The healthcare industry’s in a crisis and like usual, nurses are on the front lines. The numbers speak for themselves: 1 in 5 healthcare workers reportedly quit during the COVID-19 pandemic. And a survey from November 2021 suggests nearly a third of registered nurses (RNs) — an increase of 10% over 10 months — were considering leaving their current patient care role. Indeed, hospital CEOs’ top concern last year was staffing shortages, with 94% specifically citing a lack of RNs as their greatest concern.
This has a profound impact on patients. In fact, nearly 80% of healthcare workers said in a 2021 poll that staff shortages have affected their ability to deliver patient care.
It's no secret nurses are some of the most important people in our healthcare systems. They're the ones on the front lines, providing care to patients day in and day out. Even feeling like the job is more of a calling isn’t enough to stop some from exiting the profession.
Nurses report they're tired, underpaid and don’t feel appreciated by their organization. This is especially true in recent years, as the healthcare system has become increasingly complex. They’re also caring for sicker patients, many of whom are part of the pandemic’s “diagnosis explosion,” where conditions worsened or went undiagnosed due to distancing guidelines. The result is that nurses are often working long hours, with little time for breaks or personal time.
Here we explore why nurses are leaving healthcare, and how healthcare technology can support care teams with what they need, when they need it.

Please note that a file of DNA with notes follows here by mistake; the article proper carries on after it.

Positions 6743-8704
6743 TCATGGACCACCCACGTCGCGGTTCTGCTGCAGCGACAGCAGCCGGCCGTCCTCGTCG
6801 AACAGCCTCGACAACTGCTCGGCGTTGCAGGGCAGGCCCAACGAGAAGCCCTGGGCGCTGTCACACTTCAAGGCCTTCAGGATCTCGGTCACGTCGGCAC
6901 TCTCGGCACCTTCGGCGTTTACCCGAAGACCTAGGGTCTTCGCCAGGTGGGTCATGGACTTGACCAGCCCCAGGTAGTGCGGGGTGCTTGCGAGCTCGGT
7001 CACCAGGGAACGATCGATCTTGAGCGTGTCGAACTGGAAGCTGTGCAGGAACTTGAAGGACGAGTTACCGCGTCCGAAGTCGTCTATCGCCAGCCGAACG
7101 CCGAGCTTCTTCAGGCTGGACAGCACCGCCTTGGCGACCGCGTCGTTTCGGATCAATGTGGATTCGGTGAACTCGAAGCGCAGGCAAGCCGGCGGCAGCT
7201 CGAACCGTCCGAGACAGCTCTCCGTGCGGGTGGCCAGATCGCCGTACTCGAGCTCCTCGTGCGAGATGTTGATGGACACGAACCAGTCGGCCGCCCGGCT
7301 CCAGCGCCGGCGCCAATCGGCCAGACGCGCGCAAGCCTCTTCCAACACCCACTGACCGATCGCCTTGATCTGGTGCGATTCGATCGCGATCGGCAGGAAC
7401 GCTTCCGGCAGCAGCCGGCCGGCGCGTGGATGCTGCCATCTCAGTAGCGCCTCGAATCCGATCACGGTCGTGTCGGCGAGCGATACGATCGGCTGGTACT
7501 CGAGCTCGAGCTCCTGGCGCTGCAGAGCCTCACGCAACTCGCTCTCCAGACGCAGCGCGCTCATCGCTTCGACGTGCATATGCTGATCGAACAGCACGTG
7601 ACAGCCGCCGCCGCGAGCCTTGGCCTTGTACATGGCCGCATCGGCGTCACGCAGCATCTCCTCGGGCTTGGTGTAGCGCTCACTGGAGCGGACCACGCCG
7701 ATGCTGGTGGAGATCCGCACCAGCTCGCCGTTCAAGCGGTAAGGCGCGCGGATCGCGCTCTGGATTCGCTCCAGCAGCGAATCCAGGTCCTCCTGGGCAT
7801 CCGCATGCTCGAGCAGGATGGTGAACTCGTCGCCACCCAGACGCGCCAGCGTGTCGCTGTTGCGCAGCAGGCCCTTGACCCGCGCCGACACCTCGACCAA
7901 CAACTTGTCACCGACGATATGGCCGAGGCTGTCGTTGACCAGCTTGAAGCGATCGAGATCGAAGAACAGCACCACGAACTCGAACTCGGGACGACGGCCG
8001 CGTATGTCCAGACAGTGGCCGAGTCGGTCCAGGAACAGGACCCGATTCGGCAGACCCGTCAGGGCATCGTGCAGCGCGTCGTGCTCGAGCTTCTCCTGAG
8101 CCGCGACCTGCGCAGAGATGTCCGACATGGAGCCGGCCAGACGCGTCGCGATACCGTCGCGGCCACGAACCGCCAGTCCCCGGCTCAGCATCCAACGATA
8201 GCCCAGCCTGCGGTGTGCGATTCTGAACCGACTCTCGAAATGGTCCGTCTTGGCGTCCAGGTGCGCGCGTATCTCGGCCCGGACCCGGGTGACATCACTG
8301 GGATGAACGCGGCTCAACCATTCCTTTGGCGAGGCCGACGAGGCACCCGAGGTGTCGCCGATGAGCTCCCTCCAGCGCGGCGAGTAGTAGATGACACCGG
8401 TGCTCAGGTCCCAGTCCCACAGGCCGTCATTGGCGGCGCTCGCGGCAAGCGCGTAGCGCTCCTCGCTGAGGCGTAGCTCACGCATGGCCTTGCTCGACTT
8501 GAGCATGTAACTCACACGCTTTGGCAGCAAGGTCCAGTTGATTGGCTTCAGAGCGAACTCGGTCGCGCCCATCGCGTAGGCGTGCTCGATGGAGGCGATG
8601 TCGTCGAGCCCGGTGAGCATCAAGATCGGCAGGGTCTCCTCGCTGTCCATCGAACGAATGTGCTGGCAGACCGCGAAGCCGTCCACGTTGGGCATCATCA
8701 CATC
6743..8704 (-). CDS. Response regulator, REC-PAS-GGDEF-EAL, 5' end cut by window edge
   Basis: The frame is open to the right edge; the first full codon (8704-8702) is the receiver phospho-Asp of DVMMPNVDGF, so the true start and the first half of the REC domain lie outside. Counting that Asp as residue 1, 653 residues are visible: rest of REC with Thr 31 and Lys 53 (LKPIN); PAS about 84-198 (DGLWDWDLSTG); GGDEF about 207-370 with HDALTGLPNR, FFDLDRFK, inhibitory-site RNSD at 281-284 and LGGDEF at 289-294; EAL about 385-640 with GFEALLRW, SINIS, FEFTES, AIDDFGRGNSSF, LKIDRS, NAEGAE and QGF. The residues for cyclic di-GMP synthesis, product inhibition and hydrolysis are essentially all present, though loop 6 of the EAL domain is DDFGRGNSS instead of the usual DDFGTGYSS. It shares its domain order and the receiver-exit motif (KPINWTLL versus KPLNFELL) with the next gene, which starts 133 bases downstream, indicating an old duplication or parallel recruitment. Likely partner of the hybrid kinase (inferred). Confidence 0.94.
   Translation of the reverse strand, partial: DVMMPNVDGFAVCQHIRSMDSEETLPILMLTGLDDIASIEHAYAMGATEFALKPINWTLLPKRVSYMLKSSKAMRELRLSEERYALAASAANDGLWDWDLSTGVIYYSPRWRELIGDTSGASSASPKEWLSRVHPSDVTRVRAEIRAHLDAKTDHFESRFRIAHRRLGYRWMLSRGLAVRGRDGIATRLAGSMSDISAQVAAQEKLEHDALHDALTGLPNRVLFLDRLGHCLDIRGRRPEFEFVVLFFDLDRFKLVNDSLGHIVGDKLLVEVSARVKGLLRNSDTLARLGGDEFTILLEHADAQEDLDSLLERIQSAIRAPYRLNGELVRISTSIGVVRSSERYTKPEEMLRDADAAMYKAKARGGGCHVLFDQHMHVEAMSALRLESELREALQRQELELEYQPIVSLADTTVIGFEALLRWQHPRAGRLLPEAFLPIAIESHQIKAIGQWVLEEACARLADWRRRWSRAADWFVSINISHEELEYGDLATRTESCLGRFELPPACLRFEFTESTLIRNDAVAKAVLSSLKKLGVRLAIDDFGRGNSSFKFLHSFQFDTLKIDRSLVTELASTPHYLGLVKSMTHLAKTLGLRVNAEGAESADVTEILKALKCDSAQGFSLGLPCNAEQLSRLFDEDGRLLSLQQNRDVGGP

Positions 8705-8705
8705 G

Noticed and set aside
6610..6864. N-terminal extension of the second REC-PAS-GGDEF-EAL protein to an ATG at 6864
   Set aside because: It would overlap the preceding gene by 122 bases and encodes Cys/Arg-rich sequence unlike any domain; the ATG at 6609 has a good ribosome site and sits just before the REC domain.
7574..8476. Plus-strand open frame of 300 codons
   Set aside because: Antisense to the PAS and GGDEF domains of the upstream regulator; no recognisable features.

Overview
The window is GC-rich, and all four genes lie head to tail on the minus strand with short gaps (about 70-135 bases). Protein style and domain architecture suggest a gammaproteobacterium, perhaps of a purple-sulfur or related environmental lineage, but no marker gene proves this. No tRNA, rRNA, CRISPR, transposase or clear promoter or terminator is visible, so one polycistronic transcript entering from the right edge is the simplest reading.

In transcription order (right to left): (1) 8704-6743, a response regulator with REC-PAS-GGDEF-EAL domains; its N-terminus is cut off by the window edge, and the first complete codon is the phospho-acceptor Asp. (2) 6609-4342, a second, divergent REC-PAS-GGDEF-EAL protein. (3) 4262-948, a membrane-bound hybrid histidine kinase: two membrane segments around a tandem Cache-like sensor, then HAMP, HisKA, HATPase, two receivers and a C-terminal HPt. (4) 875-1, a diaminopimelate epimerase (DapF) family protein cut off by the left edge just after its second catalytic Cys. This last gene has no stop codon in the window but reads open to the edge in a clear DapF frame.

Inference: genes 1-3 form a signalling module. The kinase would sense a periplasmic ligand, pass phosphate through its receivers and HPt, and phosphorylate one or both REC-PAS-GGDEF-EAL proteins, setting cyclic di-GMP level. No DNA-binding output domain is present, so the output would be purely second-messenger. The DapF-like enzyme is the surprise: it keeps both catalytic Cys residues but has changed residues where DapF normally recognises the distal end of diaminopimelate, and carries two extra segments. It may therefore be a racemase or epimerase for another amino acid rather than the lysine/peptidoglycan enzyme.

Average bedside RN turnover in 2020 rose to an all-time high of 18.6% — a 2% increase from 2019 and the largest annual increase in seven years."Why so many nurses are quitting (and what to do about it)," Advisory Board, Oct. 6, 2021
Why are so many nurses joining the Great Resignation?
Several issues contributing to nurse burnout began years before the COVID-19 pandemic, but they worsened during it. One survey of more than 200 health systems found that “average bedside RN turnover in 2020 rose to an all-time high of 18.6%.” This 2% increase from 2019 also marked the largest annual increase in seven years, the survey reported.
Some nurses left due to an increase in demand for travel nurses, others retired early. Some sought high sign-on bonuses and others cited bedside RN burnout. One Ohio-based nurse who recently resigned echoed what others are saying across the country: “Work-life balance was zero.”
Exhausting shifts with no time to recharge took its toll. “There were many days when I didn’t eat during a 12-hour shift,” the nurse said. “Self-care goes out the window. These conditions were there before the pandemic, but it’s worse now.”
Direct, personalized patient care is what nurses consider one of the most valued aspects of their profession. But increasing patient-to-nurse ratios limits the time they can spend with each patient. In one contrasting survey result, nurses reported lower satisfaction for administrative responsibilities when it resulted in less skill or knowledge-based patient care.
For many nurses, these limits can be heartbreaking.
“I would leave in tears because I wasn’t able to give the care I wanted,” the Ohio nurse said.